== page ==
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Some School Choice-ers Have Defeatist Attitude

 “Since 1995 the average mathematics score for fourth-graders jumped 11 points. At this rate we catch up with Singapore in a little over 80 years . . . assuming they don’t improve.”

– Norman R. Augustine, retired CEO of Lockheed Martin

Let’s keep that quote from a recent George Will column in mind as the school choice debate unfolds.


Even in a bad housing market, if someone were to initially offer his home at the lowest acceptable price, he would be called an idiot.  And rightly so.

Likewise, negotiators never come to the table with their bottom line proposal. Doing so would be pointless — obviously — since they would be leaving themselves no negotiating room.

It’s Business 101: you set the bar high, and work downward, if need be. It doesn’t get any simpler.

Which makes the current school choice bill in the State Senate, SB 1, all the more puzzling.  Since true choice would be made available only to low-income students, and that’s after a three-year phase-in, the bill would be almost totally ineffectual, affecting an extremely small number of primarily urban students.

Given that Pennsylvania students rank near the bottom in several important categories, such as SAT scores, the only way to right the ship is to enact a statewide, comprehensive school choice program.  Since choice only works if the vast majority of students and schools are able to participate, and there seem to be the votes for that type of program, why the bar is being set so artificially low remains a mystery.

But a good bet is that sponsors Jeff Piccola (R) and Anthony Williams (D) simply didn’t do their homework on the make-up of the new legislature, choosing to dust off an old bill rather than craft a better, more inclusive one.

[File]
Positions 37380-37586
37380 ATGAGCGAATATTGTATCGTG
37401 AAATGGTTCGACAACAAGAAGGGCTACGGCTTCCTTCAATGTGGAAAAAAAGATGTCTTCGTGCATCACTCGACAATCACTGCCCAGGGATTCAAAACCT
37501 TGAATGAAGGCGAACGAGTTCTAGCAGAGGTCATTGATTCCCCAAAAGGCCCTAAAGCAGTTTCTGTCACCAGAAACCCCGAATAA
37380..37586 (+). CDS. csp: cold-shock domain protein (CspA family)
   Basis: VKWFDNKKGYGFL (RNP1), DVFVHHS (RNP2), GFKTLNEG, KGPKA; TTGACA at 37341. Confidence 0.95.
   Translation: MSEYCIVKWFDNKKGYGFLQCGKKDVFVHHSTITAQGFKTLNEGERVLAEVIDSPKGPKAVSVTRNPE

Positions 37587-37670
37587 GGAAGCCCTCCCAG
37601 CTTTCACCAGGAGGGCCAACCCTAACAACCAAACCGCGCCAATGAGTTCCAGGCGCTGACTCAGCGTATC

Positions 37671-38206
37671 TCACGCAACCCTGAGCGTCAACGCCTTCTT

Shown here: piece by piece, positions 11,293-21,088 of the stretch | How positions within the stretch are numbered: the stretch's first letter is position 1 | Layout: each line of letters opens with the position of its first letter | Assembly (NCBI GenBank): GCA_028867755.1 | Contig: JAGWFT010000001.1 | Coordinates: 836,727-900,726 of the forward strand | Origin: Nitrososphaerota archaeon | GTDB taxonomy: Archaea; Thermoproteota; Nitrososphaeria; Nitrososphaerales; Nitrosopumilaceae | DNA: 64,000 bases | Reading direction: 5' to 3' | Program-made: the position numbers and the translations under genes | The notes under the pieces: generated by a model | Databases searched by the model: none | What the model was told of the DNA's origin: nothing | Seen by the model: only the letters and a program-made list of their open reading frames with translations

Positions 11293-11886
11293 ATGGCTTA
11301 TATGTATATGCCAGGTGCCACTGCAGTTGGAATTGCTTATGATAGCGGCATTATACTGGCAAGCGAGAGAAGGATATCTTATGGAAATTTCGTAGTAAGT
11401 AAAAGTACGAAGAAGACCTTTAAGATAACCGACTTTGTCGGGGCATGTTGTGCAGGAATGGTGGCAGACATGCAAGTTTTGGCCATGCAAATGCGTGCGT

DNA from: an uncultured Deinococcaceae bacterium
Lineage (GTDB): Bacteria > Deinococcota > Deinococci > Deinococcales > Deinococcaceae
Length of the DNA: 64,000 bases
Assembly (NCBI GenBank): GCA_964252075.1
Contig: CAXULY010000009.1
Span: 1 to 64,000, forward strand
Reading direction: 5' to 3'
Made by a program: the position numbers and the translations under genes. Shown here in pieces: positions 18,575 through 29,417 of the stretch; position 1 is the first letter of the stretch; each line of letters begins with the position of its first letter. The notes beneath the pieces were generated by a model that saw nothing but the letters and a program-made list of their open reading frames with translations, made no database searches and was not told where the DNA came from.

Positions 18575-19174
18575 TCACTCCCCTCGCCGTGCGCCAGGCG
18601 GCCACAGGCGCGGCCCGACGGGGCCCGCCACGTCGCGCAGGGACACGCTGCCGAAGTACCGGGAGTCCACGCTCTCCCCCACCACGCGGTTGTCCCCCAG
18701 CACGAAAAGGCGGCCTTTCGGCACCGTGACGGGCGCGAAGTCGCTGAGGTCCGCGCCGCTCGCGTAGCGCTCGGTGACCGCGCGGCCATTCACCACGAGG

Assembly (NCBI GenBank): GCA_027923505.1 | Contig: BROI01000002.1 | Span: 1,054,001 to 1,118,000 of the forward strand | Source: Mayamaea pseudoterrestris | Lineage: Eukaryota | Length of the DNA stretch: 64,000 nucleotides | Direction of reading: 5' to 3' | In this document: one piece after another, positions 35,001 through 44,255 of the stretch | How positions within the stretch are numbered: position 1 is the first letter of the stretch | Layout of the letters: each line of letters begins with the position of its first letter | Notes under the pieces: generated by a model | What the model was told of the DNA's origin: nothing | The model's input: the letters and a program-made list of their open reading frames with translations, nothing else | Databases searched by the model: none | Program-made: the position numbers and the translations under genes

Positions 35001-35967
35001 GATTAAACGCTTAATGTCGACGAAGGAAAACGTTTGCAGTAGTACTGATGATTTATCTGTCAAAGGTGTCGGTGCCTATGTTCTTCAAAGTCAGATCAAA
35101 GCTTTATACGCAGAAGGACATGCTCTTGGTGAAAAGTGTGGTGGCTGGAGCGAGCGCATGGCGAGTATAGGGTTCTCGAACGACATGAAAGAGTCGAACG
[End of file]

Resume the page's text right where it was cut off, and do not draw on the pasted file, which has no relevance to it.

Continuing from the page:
Because of its limited scope, it’s a bill many view as destined to fail. To think suburban and rural legislators will put up a tough vote for SB 1 — despite none of their constituents realizing school choice — and, as a reward, face well-financed union-backed opponents in next year’s elections is just naïve.

So it is somewhat surprising that some school choice advocates on the Right have reacted so illogically to Freindly Fire’s criticism of that bill (as detailed in last week’s column).

If that defeatist attitude is pervasive within the ranks of the Republican base, one thing is certain: the entire agenda of new Governor Tom Corbett and the GOP-dominated House and Senate will be jeopardized. It’s like being pregnant — you are or you aren’t.  You either push hard to truly solve the state’s unprecedented problems, or you willingly give up your political leverage, compromising your way to meaningless solutions via the Business as Usual approach.

And anyone who thinks the budget deficit, pension bomb and liquor privatization issues can be solved by bowing to insider tactics rooted in political minutia is just whistling Dixie.

While education should never be a partisan issue, school choice is more widely supported by Republicans.  So if you can’t pass meaningful legislation with solid GOP majorities in both chambers and a very friendly Governor, you might as well pack it up and turn off the lights. 

So let’s take a look at the misguided talking points some proponents are advocating:

SB 1 helps a wide range of students.

The sponsors’ rhetoric simply doesn’t match the substance.  Senators Piccola and Williams talk a great game, saying…..

Read the rest at Philadelphia Magazine’s Philly Post:

Chris Freind is an independent columnist, television commentator, and investigative reporter who operates his own news bureau,

Readers of his column, “Freindly Fire,” hail from six continents, thirty countries and all fifty states. His work has been referenced in numerous publications including The Wall Street Journal, National Review Online, foreign newspapers, and in Dick Morris’ recent bestseller “Catastrophe.”

Freind, whose column appears nationally in Newsmax, also serves as a guest commentator on Philadelphia-area talk radio shows, and makes numerous other television and radio appearances, most notably on FOX.  He can be reached at

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February 2, 2011 at 2:27 pm
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